• Deyrup, M. 1997. Dacetine ants of the Bahamas (Hymenoptera: Formicidae). Bahamas J. Sci. 5:2-6.
  • Emery, C. 1924f [1922]. Hymenoptera. Fam. Formicidae. Subfam. Myrmicinae. [concl.]. Genera Insectorum 174C: 207-397 (page 325, Combination in S. (Cephaloxys))
  • Wheeler, G. C.; Wheeler, J. 1955a [1954]. The ant larvae of the myrmicine tribes Basicerotini and Dacetini. Psyche (Camb.) 61: 111-145 (page 143, larva described)
  • Wheeler, W. M. 1911a. Additions to the ant-fauna of Jamaica. Bull. Am. Mus. Nat. Hist. 30: 21-29 (page 28, worker described)

References based on Global Ant Biodiversity Informatics

  • Alayo D. P. 1974. Introduccion al estudio de los Himenopteros de Cuba. Superfamilia Formicoidea. Academia de Ciencias de Cuba. Instituto de Zoologia. Serie Biologica no.53: 58 pp. La Habana.
  • Bolton, B. 2000. The Ant Tribe Dacetini. Memoirs of the American Entomological Institute 65
  • Branstetter M. G. and L. Sáenz. 2012. Las hormigas (Hymenoptera: Formicidae) de Guatemala. Pp. 221-268 in: Cano E. B. and J. C. Schuster. (eds.) 2012. Biodiversidad de Guatemala. Volumen 2. Guatemala: Universidad del Valle de Guatemala, iv + 328 pp
  • Brown W. L. 1964. The ant genus Smithistruma: a first supplement to the world revision (Hymenoptera: Formicidae). Transactions of the American Entomological Society 89: 183-200.
  • Brown W. L., Jr. 1953. Revisionary studies in the ant tribe Dacetini. Am. Midl. Nat. 50: 1-137.
  • Dattilo W. et al. 2019. MEXICO ANTS: incidence and abundance along the Nearctic-Neotropical interface. Ecology https://doi.org/10.1002/ecy.2944
  • Deyrup M. 1997. Dacetine ants of the Bahamas (Hymenoptera: Formicidae). Bahamas Journal of Science 5(1): 2-6.
  • Fernández, F. and S. Sendoya. 2004. Lista de las hormigas neotropicales. Biota Colombiana Volume 5, Number 1.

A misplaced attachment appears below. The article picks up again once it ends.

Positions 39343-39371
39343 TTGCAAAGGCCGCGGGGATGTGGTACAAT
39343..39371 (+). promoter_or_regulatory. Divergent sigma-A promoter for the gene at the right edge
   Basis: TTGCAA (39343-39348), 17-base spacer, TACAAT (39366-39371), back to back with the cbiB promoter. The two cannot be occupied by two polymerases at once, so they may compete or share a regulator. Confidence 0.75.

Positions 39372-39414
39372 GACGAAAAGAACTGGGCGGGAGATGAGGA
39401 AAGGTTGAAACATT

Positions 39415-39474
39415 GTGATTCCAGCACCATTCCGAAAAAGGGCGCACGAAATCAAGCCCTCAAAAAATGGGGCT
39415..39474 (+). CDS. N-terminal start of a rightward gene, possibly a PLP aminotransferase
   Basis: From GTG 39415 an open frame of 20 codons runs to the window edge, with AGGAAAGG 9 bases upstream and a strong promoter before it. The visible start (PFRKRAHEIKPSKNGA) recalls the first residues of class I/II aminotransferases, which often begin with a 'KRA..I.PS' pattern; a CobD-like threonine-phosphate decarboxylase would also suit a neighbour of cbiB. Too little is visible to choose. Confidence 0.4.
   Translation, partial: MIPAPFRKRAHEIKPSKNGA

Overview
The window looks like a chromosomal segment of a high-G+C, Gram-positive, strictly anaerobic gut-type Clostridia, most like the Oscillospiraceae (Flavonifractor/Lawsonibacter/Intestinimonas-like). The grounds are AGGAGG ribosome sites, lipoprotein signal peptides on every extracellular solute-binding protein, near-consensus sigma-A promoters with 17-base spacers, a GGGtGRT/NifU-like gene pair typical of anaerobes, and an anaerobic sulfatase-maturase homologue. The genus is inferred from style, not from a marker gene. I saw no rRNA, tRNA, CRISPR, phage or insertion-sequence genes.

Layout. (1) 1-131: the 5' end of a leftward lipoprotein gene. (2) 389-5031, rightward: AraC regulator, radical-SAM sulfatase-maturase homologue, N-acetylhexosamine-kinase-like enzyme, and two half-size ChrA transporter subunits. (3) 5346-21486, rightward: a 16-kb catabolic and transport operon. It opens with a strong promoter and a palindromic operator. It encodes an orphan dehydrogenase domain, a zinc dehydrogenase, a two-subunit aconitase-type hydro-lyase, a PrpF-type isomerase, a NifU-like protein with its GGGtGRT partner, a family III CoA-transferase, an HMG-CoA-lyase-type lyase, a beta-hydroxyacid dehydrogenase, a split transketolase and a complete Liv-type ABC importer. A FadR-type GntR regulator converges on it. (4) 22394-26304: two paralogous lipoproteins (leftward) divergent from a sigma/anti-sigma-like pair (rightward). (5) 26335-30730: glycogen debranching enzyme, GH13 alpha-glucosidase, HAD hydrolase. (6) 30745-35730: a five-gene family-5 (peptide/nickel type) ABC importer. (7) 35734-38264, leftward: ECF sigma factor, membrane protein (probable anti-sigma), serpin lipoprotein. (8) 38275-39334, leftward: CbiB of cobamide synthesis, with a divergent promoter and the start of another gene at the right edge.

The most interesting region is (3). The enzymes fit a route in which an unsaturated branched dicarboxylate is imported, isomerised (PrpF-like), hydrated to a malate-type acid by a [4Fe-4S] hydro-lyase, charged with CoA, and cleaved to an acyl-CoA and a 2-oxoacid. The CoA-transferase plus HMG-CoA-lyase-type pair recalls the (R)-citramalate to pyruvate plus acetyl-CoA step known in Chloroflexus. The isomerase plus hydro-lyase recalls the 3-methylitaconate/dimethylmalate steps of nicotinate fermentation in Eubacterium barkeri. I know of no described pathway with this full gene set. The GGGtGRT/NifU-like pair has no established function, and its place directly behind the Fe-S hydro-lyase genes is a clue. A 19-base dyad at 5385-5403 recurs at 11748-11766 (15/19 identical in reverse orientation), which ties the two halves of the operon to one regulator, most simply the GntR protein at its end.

• Field Museum Collection, Chicago, Illinois (C. Moreau)
  • Fontenla Rizo J. L. 1993. Mirmecofauna de Isla de la Juventud y de algunos cayos del archipielago cubano. Poeyana. Instituto de Ecologia y Sistematica, Academia de Ciencias de Cuba 444:1-7.
  • Kempf, W.W. 1972. Catalago abreviado das formigas da regiao Neotropical (Hym. Formicidae) Studia Entomologica 15(1-4).
  • Longino J. T. L., and M. G. Branstetter. 2018. The truncated bell: an enigmatic but pervasive elevational diversity pattern in Middle American ants. Ecography 41: 1-12.
  • Longino J. T., and R. K. Colwell. 2011. Density compensation, species composition, and richness of ants on a neotropical elevational gradient. Ecosphere 2(3): 16pp.
  • Longino J. et al. ADMAC project. Accessed on March 24th 2017 at https://sites.google.com/site/admacsite/
  • Morrison L. W. 1998. A review of Bahamian ant (Hymenoptera: Formicidae) biogeography. Journal of Biogeography 25: 561-571.
  • Perez-Gelabert D. E. 2008. Arthropods of Hispaniola (Dominican Republic and Haiti): A checklist and bibliography. Zootaxa 1831:1-530.
  • Santschi F. 1930. Quelques fourmis de Cuba et du Brésil. Bulletin. Société Entomologique d'Egypte. 14: 75-83.
  • Smith M. A., W. Hallwachs, D. H. Janzen. 2014. Diversity and phylogenetic community structure of ants along a Costa Rican elevational gradient. Ecography 37(8): 720-731.
  • Smith, Marion R. 1954. American Museum Novitates. Ants of the Bimini Island Group, Bahamas, British West Indies (Hymenoptera, Formicidae). 1671:1-16
  • Smith, Marion R. 1954. Ants of the Bimini Island Group, Bahamas, British West Indies. American Museum of Natural History. 1671. 1-16.
  • Solomon, S.E. and A.S. Mikheyev. 2005. The ant (Hymenoptera: Formicidae) fauna of Cocos Island, Costa Rica. Florida Entomologist 88(4):415-423
  • Vásquez-Bolaños M. 2011. Lista de especies de hormigas (Hymenoptera: Formicidae) para México. Dugesiana 18: 95-133
  • Weber N. A. 1934. Notes on neotropical ants, including the descriptions of new forms. Revista de Entomologia (Rio de Janeiro) 4: 22-59.
  • Wheeler W. M. 1913. The ants of Cuba. Bulletin of the Museum of Comparative Zoology 54: 477-505.